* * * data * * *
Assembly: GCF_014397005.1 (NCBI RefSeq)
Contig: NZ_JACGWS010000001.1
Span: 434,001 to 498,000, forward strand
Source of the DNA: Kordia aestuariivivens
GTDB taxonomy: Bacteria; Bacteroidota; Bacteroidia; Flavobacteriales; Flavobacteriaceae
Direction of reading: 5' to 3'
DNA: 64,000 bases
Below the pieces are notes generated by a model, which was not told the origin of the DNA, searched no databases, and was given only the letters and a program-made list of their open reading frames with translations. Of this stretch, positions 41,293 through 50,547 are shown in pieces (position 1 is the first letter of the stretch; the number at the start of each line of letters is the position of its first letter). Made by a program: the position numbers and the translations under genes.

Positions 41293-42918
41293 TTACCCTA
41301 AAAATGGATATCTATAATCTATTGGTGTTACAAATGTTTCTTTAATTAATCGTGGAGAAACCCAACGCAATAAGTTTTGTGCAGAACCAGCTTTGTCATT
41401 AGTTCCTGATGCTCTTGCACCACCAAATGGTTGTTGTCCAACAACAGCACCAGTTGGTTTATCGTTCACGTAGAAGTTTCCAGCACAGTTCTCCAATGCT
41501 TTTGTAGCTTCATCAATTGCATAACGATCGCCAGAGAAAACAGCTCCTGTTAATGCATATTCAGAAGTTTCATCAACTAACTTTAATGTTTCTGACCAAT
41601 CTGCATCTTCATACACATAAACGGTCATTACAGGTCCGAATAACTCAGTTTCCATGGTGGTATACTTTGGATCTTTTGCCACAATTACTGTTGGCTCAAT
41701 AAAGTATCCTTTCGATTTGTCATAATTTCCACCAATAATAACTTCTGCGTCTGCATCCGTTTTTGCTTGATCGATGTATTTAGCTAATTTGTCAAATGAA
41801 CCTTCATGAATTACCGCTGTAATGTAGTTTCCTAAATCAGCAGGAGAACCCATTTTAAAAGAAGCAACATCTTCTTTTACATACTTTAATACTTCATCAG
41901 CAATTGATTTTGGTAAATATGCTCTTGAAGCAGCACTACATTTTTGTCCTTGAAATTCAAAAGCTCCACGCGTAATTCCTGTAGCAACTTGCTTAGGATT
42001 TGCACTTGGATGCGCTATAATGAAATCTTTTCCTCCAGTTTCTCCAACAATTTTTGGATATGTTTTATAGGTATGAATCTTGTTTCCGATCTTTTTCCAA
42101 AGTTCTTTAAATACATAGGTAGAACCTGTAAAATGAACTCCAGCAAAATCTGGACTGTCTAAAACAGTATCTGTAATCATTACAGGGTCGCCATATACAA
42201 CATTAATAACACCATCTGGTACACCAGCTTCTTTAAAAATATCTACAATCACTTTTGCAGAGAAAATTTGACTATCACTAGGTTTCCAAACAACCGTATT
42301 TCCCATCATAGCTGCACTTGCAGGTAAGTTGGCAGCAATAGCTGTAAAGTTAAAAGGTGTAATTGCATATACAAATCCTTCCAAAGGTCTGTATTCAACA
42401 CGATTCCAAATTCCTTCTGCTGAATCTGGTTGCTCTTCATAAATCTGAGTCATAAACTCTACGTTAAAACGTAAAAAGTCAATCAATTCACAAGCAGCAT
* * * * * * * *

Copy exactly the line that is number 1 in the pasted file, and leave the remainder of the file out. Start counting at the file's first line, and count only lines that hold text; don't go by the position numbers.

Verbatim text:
Assembly: GCF_014397005.1 (NCBI RefSeq)